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  1. #101
    Vaguely Precise Seymour's Avatar
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    Quote Originally Posted by DiscoBiscuit View Post
    If by wealthy folks you mean Hedge fund managers in NY then I agree.

    But if you mean, dentists and small business owners, pediatricians and architects then I heartily disagree.
    Let's see, average yearly income:

    Architect: $73K
    Pediatrician: $154K
    Small Business Owner: $100k
    Average US Median Income: $51k

    I wouldn't call the groups you call out super rich, but they are all doing significantly better than average. Here's a chart of US income over time by quintiles (and top 1%), expressed by household income rather than individual income:


  2. #102
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    Quote Originally Posted by Seymour View Post
    Let's see, average yearly income:

    Architect: $73K
    Pediatrician: $154K
    Small Business Owner: $100k
    Average US Median Income: $51k

    I wouldn't call the groups you call out super rich, but they are all doing significantly better than average.
    And they have lost just as much as everyone else.

    Business is down by about half for most of the dentists I've talked to.

    Are you making more than half of what you were in '07?

  3. #103
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    Sorry your not a chemical engineer, or a lawyer or doctor.

    It's not their fault your resentful.

  4. #104
    ^He pronks, too! Magic Poriferan's Avatar
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    Quote Originally Posted by DiscoBiscuit View Post
    The program grew from 2.8 million enrollees in '69 to 17.1 million in '00.

    Between '00 and '08 it grew to 28.2 million.

    From '09 to '12 it went from 28.2 million to 46.6 million

    In four years the program grew by 18.4 million participants.
    Yes, but in the big picture, it's still sort of like telling me I've gone from paying 25 cents a year to 50 cents a year in 5 years. I mean, wow, that's a staggering 100% increase! But 50 cents is still chump change. There are much bigger costs out there, some with clear problems to fix, and some that have a questionable purpose in the first place.

    And a growing population with growing inequality should indeed result in more people receiving food stamps. The inequality thing is important because you keep fussing over the recession having ended, without considering that a sheer increase in inequality can put more people in poverty, and everything I've seen indicates that increases in inequality have been moving along in full force.

    Quote Originally Posted by DiscoBiscuit View Post
    We are obligated (by treaty) to subsidize the security needs of much of the rest of the world.
    We can make treaties, and we can dissolve them. We can write laws, and we can repeal them. So seem to be suggesting that our treaty obligations are of higher president than our obligation to our own people in need.[/quote]

    Quote Originally Posted by DiscoBiscuit View Post
    We also benefit economically from a world that is stabilized by the projection of US power overseas. What tangible benefit does the country see from paying to feed those too lazy to feed themselves.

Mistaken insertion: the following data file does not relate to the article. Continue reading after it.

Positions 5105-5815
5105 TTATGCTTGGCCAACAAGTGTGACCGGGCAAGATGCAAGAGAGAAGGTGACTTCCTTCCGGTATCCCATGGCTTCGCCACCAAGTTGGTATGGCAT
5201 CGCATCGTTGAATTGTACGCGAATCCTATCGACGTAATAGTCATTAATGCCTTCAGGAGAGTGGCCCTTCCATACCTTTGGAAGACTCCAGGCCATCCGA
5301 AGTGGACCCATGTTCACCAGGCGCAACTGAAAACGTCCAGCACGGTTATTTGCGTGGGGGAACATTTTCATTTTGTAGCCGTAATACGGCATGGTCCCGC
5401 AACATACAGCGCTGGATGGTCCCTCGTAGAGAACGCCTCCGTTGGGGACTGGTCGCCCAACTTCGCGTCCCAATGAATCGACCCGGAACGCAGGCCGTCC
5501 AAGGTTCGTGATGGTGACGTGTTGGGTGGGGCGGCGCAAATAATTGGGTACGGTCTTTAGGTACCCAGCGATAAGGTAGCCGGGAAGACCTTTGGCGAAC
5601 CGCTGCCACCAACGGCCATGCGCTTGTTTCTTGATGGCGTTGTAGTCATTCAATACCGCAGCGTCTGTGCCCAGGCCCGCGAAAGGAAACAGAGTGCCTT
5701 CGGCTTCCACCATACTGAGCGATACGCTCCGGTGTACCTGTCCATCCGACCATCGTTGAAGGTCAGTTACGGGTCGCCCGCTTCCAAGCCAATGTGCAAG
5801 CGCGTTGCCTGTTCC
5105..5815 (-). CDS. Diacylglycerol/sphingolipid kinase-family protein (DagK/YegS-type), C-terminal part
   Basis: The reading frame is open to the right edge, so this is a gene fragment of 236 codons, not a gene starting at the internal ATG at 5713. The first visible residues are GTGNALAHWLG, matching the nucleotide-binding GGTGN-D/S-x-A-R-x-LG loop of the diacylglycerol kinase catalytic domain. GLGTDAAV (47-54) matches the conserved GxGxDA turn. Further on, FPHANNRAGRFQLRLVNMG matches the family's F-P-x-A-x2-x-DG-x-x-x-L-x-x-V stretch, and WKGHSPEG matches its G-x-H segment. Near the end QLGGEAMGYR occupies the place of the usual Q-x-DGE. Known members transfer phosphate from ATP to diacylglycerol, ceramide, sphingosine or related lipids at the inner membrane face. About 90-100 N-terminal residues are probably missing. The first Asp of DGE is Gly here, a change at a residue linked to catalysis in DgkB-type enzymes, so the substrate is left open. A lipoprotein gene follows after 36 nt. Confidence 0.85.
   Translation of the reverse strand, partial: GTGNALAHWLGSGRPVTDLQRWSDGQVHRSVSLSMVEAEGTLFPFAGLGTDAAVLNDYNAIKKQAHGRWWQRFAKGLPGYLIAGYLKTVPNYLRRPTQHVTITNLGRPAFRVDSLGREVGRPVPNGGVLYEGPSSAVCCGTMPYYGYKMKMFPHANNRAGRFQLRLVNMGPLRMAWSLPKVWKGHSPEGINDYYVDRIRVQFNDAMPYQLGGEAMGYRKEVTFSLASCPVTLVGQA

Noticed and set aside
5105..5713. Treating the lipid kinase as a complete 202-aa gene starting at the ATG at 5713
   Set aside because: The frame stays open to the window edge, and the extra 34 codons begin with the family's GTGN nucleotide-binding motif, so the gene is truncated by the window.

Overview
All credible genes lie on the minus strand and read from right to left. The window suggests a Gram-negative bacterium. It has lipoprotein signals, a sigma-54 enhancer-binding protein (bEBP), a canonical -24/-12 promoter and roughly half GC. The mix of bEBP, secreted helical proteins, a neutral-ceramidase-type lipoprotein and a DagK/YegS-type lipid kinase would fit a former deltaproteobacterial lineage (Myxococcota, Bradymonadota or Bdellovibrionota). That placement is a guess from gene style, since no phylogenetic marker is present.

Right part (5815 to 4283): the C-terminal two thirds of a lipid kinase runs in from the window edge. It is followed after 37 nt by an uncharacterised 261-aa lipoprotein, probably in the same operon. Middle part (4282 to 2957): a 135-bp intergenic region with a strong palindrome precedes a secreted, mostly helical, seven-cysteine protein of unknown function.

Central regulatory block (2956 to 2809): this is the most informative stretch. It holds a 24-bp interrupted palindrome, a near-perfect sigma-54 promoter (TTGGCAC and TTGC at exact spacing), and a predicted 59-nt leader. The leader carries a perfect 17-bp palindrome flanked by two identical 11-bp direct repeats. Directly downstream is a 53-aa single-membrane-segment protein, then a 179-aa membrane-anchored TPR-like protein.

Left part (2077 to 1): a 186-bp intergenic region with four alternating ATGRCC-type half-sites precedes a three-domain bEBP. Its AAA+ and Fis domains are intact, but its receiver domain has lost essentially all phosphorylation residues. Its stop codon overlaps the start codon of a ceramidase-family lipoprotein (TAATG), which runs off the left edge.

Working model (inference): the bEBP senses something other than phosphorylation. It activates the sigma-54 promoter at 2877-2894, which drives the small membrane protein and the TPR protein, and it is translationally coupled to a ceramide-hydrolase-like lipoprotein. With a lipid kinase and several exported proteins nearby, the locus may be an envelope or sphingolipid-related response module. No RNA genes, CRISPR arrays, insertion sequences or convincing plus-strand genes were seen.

Except disincentivizing work that is.
    The benefit is taking money from areas where it is excessively concentrated and yielding little utility and instead redistributing it so that potentially productive members of society don't end up being weak links who are economic liabilities. This concept applies both to direct welfare as much as it does to funding public goods like education or infrastructure. You don't seem to be considering that a safety net might allow people to continue to be productive and climb to even greater productivity rather than disincentivizing productivity.

    Poor people don't need more incentive to work. Those who would languish in welfare for the rest of their lives are people who would languish without welfare (and probably still find a way to cost you money). I think those people are common enough to be a serious economic concern. Being poor enough to need this sort of thing is miserable. That misery is incentive for a typical person. Again, it just seems like you have no idea what poverty is like.

    Quote Originally Posted by DiscoBiscuit View Post
    It's available from the cradle to the grave, I'm not assuming everyone using the program stays on it that long.
    Since you seem to have no idea, you might want to look into whether or not it's even half the population, or less than half. It's not a small detail. It could reflect significantly on how much money is being lost.

    Quote Originally Posted by DiscoBiscuit View Post
    I'm only talking about those too lazy to look for a job.

    They are capable of helping themselves, they just choose not too, and should be treated as such.

    The rest of your answer falsely assumes that I only mean those who actually have a job. Looking for a job should be enough.
    How do you measure looking for a job? How long can someone look? What if someone is in circumstances that complicate a job search?

    Quote Originally Posted by DiscoBiscuit View Post
    The enrollees in the SNAP program have not declined even as the recession has receded. Every one has had to sacrifice something.
    I haven't noticed corporations and the rich sacrificing anything. Like I side, inequality is still getting worse, and as Cafe pointed out, the so-called recovery has been heavily weighed toward the top and has hardly even touched the bottom.

    Quote Originally Posted by DiscoBiscuit View Post
    We have higher tax rates on the wealthy. Something you continually fail to acknowledge. The payroll tax holiday was ended striking the middle class.
    I have never failed to acknowledge that this country has a progressive taxation rate. It's just that our tax rates, particularly our real tax rights are not progressive or just generally high enough in my opinion.

    Quote Originally Posted by DiscoBiscuit View Post
    But even though the recession is receding, we have still seen absolutely zero reduction in the entitlement programs created to combat the down turn.
    For the third time, that inequality thing.

    Quote Originally Posted by DiscoBiscuit View Post
    Everyone else has had to share in the burden. With the cuts already occurring everywhere else, it's time for entitlement reform.